Frederick County school staff need to turn off lights more often, audit finds -- Gazette.Net


Frederick County schools employees are turning off lights more often and doing more to conserve energy, but there still is room for improvement.

At a glance

In a recent internal audit 51 Frederick County schools received the following grades in energy conservations. Eleven schools, not listed, have yet to be evaluated.A: Centerville Elementary, Sabillasville Elementary, Thurmont Primary, Walkersville High, Glade Elementary, Hillcrest Elementary, Middletown Primary, Myersville Elementary and Liberty ElementaryB: Catoctin High, Thurmont Middle,Valley Elementary, Thurmont Elementary, Parkway Elementary, Gov. Thomas Johnson Middle, Wolfsville Elementary, New Midway Elementary and Oakdale HighC: Tuscarora High, New Market Elementary, Lewistown Elementary, North Frederick Elementary, Twin Ridge Elementary, Walkersville Middle, Whittier Elementary, Linganore High, Brunswick Elementary, Yellow Springs Elementary, Urbana High, Walkersville Elementary, Urbana Middle and West Frederick MiddleD: Middletown Middle, Brunswick Middle, Middletown High, Caroll Manor Elementary, Ballenger Creek Middle and Oakdale Middle.F: Gov. Thomas Johnson High, Brunswick High and New Market Middle

Results of an ongoing internal audit show 18 of 51 schools surveyed this year are doing a good job in cutting back on energy usage — receiving an “A” or “B” grade; 24 schools received a “C,” and six schools received a “D.”

The audit — conducted by Frederick County Public Schools energy coordinator Charlie Dalphon — ranks schools based on staff’s practices in reducing energy waste, and evaluates schools on whether employees turn off lights in empty classrooms, turn off water or use unauthorized personal appliances.

The audit has found most room for improvement at three schools: Gov. Thomas Johnson High, Brunswick High and New Market Middle — all of which all received an “F”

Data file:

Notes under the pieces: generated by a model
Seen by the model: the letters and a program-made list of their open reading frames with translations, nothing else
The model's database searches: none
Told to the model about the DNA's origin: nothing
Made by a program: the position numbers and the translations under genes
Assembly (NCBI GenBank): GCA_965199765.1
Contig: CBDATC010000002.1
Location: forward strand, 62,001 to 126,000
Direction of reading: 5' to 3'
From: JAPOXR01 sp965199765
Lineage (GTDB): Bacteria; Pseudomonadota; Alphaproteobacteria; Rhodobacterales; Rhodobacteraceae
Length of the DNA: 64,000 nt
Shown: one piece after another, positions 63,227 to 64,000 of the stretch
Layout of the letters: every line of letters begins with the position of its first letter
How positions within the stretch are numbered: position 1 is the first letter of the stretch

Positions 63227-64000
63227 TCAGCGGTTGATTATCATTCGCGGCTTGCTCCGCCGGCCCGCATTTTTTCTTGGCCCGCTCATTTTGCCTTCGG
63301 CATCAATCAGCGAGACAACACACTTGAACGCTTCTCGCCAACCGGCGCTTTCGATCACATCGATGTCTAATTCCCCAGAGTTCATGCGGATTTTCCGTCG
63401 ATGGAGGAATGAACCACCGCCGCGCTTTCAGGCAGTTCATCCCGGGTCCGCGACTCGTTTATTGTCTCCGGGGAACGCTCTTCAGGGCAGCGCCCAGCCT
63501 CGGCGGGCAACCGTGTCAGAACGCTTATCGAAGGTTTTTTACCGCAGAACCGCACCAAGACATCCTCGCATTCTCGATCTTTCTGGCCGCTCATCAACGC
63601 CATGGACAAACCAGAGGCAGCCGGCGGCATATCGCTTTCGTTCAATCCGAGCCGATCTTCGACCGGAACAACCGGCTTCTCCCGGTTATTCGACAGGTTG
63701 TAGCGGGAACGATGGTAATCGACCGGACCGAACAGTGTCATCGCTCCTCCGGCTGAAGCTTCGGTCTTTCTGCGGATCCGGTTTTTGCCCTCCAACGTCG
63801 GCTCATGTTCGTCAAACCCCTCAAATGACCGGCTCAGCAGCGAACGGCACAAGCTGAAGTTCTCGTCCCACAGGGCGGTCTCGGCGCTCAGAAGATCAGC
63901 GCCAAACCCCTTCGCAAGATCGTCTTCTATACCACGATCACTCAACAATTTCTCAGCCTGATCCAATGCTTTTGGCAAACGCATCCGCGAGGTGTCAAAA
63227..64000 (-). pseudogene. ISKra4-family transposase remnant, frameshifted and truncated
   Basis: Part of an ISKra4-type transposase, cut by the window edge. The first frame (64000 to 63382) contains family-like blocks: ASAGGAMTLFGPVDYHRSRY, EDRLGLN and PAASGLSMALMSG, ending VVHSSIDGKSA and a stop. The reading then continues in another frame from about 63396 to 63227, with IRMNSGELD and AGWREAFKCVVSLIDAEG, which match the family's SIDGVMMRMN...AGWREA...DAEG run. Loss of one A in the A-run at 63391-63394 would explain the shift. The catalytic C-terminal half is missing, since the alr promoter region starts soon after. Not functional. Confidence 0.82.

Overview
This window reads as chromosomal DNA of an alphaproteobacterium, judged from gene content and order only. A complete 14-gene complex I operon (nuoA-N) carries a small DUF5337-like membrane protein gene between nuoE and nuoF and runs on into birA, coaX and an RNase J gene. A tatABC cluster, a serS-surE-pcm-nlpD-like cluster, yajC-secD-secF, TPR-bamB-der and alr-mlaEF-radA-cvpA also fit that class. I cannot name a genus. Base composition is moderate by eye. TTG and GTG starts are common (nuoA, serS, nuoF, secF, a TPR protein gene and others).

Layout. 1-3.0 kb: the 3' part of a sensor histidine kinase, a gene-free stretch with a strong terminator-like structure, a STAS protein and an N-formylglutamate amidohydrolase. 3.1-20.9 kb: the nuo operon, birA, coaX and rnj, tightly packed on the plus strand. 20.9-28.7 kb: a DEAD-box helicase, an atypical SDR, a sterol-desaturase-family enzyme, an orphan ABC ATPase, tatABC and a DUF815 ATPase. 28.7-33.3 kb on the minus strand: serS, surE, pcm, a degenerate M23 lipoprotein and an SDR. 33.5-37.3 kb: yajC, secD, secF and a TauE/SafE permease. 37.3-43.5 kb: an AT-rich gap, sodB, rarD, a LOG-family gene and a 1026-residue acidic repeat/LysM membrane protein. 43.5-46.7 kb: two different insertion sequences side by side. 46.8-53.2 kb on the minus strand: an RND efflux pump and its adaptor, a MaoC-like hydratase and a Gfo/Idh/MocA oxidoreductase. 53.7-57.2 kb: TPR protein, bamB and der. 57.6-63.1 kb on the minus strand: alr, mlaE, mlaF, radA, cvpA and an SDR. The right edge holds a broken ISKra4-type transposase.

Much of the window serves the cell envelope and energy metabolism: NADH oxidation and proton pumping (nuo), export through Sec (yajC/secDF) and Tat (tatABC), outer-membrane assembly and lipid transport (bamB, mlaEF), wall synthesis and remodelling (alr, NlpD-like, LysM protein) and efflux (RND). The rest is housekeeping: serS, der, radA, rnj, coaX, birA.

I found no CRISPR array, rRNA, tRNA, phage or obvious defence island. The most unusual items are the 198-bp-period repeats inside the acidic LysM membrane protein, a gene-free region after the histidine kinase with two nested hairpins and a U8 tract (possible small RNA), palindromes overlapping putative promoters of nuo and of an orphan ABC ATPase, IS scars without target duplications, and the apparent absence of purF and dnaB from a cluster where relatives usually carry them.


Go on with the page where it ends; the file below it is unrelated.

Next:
Although low-scoring schools will not be penalized, they will begin working with school system staff to reduce energy waste, Dalphon said.

“We send out a report to the schools and we attach recommendations on how they can better their score,” he said.

Schools that received an “A,” however, will receive a plaque and be recognized for their efforts, said Dalphon, who plans to complete the audit of every school by the end of the school year.

“We’ve created a type of competition among schools,” said Dalphon, who has been conducting the annual audit for three years. “... No one wants to be at the bottom of the list.”

He said it was difficult to compare last year’s results to this year’s audit because schools were assessed based on different factors.

While conducting the audit, Dalphon said he observes whether refrigerators are shut, and searches for fans that might have been left running after hours. He also pays close attention to whether teachers, support staff and administrators shut of lights when they leave a room.

At New Market Middle, which received the worst ranking in this year’s audit, Dalphon found lights on in 16 of 18 unoccupied classrooms.

In a top-scoring school, the lights were on in one of 13 unoccupied classes.

“We are doing everything we can to save taxpayers money,” he said.

Dalphon, however, said he is unsure how much will be saved.

Donna Faith, a former principal at Middletown Middle School, took pride in the fact her school ranked at the top of the list. So when she moved to Thurmont Middle, which previously trailed in energy conservation, she made it a goal to improve.

It was not an easy task, especially when she banned personal appliances — such as mini-refrigerators and coffee pots — from classrooms and offices, Faith said. Faith also met with Dalphon to get tips on reducing energy waste and involved the school community, including custodians, parents and students, in the effort.

“The way we presented this is to ask everyone to think about the money that could be saved,” Faith said. “That is more money that we will have in our budget for school supplies, instructional materials.”

The effort has paid off and this year as Thurmont Middle received a “B.”

Brunswick High also is seeking to improve its standing after scoring next to last in this year’s audit, said principal Jack Newkirk.

Next year, Newkirk wants to offer more training to help inform staff about their energy use. Reminders also will be posted telling staff to turn out the lights when they leave a classroom.

“It is all about making people aware,” Newkirk said.